Iramoo Primary School
I rise today to speak about the great work being undertaken at Iramoo Primary School in my electorate. I do so to demonstrate through a specific example that inequity in education, the existence of which was confirmed last week by the PISA report, can be overcome in our schools through system-wide improvement, focused on building leadership and teacher capacity.
Iramoo is a primary school with significant and increasing disadvantage. To provide context, under the Index of Community Socio-Educational Advantage ranking, the national average is 1,000. Four years ago, Iramoo had an ICSEA ranking of 940 and grade 5 students performed 50 points below the state average in reading, writing and numeracy.
In 2012 it had an ICSEA ranking of 928. The measure of disadvantage had actually increased and yet Iramoo students performed above state average in reading, writing and numeracy. In fact, they demonstrated growth higher than the state mean in every area that was assessed. Most impressive was the mean growth of 107 points for students between grade 3 and grade 5, particularly when compared to the state mean growth of 81 points.
They achieved this by utilising targeted federal government national school partnership funding. With this financial assistance, Iramoo started coaching for teachers and early intervention programs for students. And they demonstrated, like so many others in my electorate, what happens when you are serious about addressing inequity, and about improving teaching and learning.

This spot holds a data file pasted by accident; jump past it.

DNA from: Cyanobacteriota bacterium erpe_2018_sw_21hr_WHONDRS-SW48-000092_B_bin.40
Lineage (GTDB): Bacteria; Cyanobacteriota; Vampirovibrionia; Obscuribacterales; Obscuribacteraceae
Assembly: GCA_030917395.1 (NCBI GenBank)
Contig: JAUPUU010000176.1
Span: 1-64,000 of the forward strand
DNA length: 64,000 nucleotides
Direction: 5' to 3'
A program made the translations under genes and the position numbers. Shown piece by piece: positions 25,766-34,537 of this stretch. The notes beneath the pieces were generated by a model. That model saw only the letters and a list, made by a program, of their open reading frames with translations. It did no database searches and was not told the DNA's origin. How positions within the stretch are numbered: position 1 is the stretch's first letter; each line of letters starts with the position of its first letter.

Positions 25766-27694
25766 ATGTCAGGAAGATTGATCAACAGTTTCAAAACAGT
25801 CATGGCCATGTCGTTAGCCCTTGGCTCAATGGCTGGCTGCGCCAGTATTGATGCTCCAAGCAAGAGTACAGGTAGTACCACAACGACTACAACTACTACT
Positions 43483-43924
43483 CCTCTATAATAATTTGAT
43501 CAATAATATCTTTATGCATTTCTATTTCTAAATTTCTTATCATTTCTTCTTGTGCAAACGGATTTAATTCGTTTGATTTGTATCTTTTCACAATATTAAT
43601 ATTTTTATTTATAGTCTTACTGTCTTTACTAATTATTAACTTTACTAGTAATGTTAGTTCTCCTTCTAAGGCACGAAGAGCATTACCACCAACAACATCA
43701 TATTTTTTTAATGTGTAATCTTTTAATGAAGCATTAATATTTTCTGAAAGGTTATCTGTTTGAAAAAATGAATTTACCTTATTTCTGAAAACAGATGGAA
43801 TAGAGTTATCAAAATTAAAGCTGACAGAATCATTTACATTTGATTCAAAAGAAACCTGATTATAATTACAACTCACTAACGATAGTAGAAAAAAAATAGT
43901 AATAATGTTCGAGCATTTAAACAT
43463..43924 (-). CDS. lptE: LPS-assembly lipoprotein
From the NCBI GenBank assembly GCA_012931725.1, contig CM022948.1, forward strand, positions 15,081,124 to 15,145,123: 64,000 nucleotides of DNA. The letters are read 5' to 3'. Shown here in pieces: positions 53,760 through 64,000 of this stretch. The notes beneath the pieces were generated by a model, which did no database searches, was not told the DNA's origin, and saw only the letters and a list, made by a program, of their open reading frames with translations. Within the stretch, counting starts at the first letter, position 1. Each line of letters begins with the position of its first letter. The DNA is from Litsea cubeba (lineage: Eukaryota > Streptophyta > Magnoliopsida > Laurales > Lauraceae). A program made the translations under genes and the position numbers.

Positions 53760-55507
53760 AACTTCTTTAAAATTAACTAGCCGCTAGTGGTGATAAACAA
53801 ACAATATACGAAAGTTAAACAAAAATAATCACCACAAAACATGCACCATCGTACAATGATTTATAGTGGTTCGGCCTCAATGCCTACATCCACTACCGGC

When I visited the school two weeks ago, the principal, Moira Findlay, spoke at length of the work of the last four years and of the need for the work to continue. Just imagine what they could do with adequate Better Schools funding. But, instead of certainty, they have confusion. Because of those opposite, the funding that Iramoo Primary School needs to continue its vital programs is now in doubt. Not only have they reduced long-term funding for education but they have also given the Victorian government licence to cut their own contributions. With no strings attached, the Napthine government can now use federal money in place of its own funding.
We are dealing with a state government that ripped away money from TAFE and ripped away money from vocational education. Just like its federal counterpart, it is not a government that seems to care about education.
So I call on this government and Minister Pyne to end the doubt, to fulfil the promise of a unity ticket on education and to let Iramoo continue its four-year journey. Who knows how far this school and these students could go and what contribution they could make if we had a government willing to invest in their future?
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